While recognizing that the Dodd-Frank Act imposes short and strict deadlines on the SEC and CFTC to adopt regulations implementing the legislation’s derivatives provisions, and commending the agencies for diligence with regard to this unprecedented endeavor, securities and futures trade associations have asked the SEC and CFTC to extend the comment period of the rule proposals so that a more coordinated response can be crafted. In a letter to the SEC and CFTC, the Futures Industry Association, SIFMA, the Investment Company Institute and others are also concerned about a process that provides for provisional registration of entities prior to adoption of final rules defining the various categories of registrants and establishing their respective obligations. A more logical sequence would first adopt definitions for the different regulated entities, then requirements for such entities, and finally registration of such entities. The letter was also signed by ISDA, the American Bankers Association, and the Managed Funds Association.
With regard to the comment period, the sequence and the timing of the various proposals have left the securities and futures industry in something of a quandary. The order in which rules are being published for comment makes it difficult for many firms to know whether they should submit comments on particular rules, and also to determine what the substance and extent of their comments should be. For example, on November 10, 2010, the CFTC proposed rules on six different topics, including conflicts of interest, chief compliance officers, and registration of swap dealers and major swap participants. In each case, these rules might raise significant issues for swap dealers and swap participants, said the letter, but not be particularly significant for other entities.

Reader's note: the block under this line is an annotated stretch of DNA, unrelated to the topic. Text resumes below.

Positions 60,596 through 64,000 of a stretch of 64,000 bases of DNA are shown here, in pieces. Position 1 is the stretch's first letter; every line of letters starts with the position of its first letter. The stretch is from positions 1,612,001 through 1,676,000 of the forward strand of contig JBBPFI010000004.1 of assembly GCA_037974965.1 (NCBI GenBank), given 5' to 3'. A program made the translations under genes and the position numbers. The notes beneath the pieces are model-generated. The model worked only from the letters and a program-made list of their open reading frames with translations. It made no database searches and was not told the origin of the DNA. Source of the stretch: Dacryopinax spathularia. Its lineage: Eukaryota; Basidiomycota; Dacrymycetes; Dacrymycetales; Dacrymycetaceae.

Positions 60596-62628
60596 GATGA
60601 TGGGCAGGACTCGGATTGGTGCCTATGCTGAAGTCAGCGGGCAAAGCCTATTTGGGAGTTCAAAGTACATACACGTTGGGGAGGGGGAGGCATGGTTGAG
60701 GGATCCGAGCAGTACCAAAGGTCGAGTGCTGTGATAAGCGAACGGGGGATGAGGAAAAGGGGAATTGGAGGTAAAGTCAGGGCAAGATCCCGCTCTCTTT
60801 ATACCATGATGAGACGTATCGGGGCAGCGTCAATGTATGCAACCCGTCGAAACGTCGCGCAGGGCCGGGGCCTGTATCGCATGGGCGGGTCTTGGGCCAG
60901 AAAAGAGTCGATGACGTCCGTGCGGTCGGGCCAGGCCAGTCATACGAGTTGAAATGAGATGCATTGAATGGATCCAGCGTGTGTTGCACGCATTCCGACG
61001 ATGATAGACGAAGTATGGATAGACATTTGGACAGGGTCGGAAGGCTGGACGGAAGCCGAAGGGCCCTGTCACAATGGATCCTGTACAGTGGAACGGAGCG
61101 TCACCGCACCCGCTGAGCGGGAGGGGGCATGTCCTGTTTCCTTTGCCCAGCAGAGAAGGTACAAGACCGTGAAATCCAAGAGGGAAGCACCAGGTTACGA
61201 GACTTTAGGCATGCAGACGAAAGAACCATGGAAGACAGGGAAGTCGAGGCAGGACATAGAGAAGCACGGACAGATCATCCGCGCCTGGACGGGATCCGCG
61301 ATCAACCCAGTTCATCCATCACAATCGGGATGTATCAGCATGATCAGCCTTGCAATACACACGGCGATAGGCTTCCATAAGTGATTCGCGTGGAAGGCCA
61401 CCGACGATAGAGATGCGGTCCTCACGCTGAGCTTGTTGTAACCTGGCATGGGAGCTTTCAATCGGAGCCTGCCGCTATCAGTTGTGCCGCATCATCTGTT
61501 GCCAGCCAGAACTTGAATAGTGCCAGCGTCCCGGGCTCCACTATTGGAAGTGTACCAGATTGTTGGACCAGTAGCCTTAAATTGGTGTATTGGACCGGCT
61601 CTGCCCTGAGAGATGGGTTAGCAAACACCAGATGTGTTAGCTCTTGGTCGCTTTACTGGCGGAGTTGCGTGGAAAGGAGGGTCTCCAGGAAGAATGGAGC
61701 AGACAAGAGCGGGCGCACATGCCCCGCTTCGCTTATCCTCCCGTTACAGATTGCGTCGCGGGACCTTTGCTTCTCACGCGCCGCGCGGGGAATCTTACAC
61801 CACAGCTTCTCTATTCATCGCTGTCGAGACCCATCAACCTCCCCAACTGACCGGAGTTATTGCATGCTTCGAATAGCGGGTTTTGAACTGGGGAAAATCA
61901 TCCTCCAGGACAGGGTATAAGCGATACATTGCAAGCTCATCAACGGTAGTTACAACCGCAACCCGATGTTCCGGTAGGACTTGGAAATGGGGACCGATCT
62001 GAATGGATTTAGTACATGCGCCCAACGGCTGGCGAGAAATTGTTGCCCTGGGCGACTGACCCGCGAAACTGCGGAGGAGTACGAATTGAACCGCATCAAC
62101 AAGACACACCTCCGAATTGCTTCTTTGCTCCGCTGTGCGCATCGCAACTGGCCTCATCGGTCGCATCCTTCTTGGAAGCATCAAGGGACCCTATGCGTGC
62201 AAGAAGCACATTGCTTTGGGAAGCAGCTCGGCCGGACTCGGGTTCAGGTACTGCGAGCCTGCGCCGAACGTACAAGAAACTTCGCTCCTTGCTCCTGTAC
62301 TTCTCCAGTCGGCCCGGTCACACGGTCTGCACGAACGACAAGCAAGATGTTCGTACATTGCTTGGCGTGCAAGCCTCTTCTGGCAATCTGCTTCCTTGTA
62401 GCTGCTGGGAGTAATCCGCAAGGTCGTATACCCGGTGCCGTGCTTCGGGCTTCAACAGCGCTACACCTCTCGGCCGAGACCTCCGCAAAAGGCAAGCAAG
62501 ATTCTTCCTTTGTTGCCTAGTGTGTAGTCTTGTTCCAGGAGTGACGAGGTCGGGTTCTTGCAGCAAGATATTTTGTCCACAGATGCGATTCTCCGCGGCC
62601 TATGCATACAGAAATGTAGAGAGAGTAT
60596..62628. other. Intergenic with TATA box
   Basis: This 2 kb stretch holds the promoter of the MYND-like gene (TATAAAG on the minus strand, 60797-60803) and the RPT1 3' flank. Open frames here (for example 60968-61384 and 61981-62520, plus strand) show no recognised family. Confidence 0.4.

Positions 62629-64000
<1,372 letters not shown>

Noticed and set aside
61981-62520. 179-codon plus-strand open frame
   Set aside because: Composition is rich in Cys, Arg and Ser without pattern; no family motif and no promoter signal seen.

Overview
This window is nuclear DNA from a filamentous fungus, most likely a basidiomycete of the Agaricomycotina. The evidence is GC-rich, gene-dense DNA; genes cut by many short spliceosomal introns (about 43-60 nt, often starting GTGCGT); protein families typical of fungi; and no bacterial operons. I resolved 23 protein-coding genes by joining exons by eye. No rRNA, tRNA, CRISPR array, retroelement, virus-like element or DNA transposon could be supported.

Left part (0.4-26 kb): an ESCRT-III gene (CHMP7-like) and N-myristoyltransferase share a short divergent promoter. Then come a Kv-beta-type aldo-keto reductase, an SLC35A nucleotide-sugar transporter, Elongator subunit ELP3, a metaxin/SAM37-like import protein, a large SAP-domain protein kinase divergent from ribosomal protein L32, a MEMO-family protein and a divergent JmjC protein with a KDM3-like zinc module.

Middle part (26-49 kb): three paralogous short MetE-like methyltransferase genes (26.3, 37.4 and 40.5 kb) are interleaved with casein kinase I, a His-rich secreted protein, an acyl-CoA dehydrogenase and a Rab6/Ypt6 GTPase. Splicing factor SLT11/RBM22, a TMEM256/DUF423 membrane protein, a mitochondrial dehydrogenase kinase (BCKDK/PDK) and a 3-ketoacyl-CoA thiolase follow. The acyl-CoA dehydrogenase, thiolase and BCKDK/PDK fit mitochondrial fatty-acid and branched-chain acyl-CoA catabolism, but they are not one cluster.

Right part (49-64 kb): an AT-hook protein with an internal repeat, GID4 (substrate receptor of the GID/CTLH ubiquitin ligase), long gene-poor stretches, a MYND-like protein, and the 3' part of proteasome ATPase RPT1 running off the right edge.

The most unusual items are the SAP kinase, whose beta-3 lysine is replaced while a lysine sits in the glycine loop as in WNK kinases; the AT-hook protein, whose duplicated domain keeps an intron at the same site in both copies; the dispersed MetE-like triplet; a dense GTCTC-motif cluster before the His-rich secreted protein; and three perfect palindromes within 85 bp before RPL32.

The trade associations view the timing of these proposals as problematic because the Commissions have only recently in earley December addressed the terms “swap dealer” and “major swap participant” in proposed regulations. Without guidance as to the scope of these definitions, some firms are uncertain whether they should comment on the rules that apply to swap dealers and major swap participants because they did not know whether these rules would apply to them.
Preparing comment letters requires significant time and expense, explained the groups, and firms are reluctant to incur the cost of commenting unnecessarily. To give all possibly affected parties an opportunity to comment on relevant proposed rules, the groups asked the CFTC and SEC to extend the comment deadlines for proposals that utilize terms that were not defined when the rules were published so that those comment deadlines are at least no earlier than the deadlines applicable to the rules defining the terms.
More substantively, the trade groups are also concerned that market participants will be asked to do too much in too short a time. The application of Dodd-Frank’s clearing and execution provisions across the full or a broad range of different types of swaps within a relatively short period would likely impose a compliance burden with which market participants, and in particular dealers, simply could not comply. Further, mandating the implementation of reporting requirements in the same short period as implementation of clearing and execution requirements increases the likelihood that market participants will be unable to comply. Their only alternative would be to stop entering into the transactions for which compliance is not immediately possible, thus leaving segments of the market with diminished or possibly no liquidity.